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L.Srikumar Pai
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A few most generous  women

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All four Indian entrants featuring in Forbes' list of Asia-Pacific's most generous business personalities this year are women. Leading the wave of change are Biocon's CEO Kiran Mazumdar-Shaw; Anu Aga of Thermax; Kiran Nadar, collector of contemporary Indian art, and Rohini Nilekani, founder of Arghyam. Sarika Malhotra catches up with three of them to know how they get the bang for their 'philanthropic buck'

—Rohini Nilekani

'Every paisa is spent carefully'

Path to philanthropy

For Rohini Nilekani (50), wife of Nandan Nilekani, co-founder of Infosys Technologies, activism started in college. Later, being a journalist was her way of being in the socio-political space. With Infosys, wealth came her way and she began doing her small bit in education, microfinance and health sectors. But April 3, 2005, was the day when she experienced her moment of epiphany and realised that it had to be water that she had to support. That's how Arghyam's water connect happened. "I came into big money in 2005 through the Infosys ADR and decided to give it toward building up one sector. I started research on where it could be invested most strategically to make a difference." Soon, she found that there were no Indian foundations that were exclusively focusing on the water sector. "Most people accept that there is a crisis ahead of us and unless we do things to repair our current trajectory, India will be in a tight spot in terms of water," she says. In hindsight, Arghyam seems to be the right decision for her. It is now working in more than 800 villages and supports everything from hygiene training, groundwater management to rainwater harvesting.


Rohini chairs Arghyam and Pratham Books and, by own admission, is a hands-on chairperson for both. "That's all I do. I don't have to run a company and am no longer a journalist, even though I continue to write an occasional piece. This is my day job and that's all I know best." For Pratham Books, the motive is to create quality content for children, which is accessible, affordable and attractive. Nilekani has full-fledged teams running both the organisations on a daily basis. "I am very proud and lucky to have Sunita Nadhamuni in the team. From one to 35 members, our team is growing fast."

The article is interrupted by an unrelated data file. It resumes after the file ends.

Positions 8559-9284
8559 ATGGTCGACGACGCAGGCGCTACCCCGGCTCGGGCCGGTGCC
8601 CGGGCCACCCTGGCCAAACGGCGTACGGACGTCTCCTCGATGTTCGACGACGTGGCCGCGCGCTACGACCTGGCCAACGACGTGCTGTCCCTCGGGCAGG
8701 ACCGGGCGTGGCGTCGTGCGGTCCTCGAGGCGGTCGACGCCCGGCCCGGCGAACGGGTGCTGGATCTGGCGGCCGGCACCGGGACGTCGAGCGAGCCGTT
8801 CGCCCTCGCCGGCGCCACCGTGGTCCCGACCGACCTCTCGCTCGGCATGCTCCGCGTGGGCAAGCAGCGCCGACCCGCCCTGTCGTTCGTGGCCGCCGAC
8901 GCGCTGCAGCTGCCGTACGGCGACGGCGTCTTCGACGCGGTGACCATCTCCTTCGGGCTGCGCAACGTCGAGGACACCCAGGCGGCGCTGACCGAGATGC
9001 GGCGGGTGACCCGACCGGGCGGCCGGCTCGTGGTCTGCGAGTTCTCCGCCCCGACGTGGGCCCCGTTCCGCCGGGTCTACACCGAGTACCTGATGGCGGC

For Arghyam, she created an Rs 100-crore endowment and has topped it up with another Rs 50-crore this year from her own funds. Arghyam's budget is between Rs 12-14 crore a year.

So how does she monitor her whopping social investments? "In the case of Pratham Books, we are the implementing agency, we are the publishers and we measure the impact by how many children we can reach. Last year, we sold and distributed one million books." Pratham is concentrating on children in villages, slums, government schools and community libraries. "As a team we periodically judge what is the quality of these books, what are the peer reviews saying, are we able to drive the prices down. So in Pratham, it is easy to gauge what is the value of the donations one is making with the results."

But in Arghyam's case, monitoring is a little harder and much more complex. "We have a set of indicators. Our partners and the grant team sits together while looking at a project. The grants team evaluates the proposal by the partner NGO and then goes ahead. If there is cost correction in the middle, so be it," she says. Nilekani adds, "As long as we are able to see some social outcome, we are happy. It's not really quantifiable. It's hard to track if women have equitable access to sanitation and drinking water."

Arghyam is completing five years on April 3, and it is stock-taking time. Nilekani plans to do an external assessment, "to see if we have really made an impact and chalk out a roadmap for the next five years".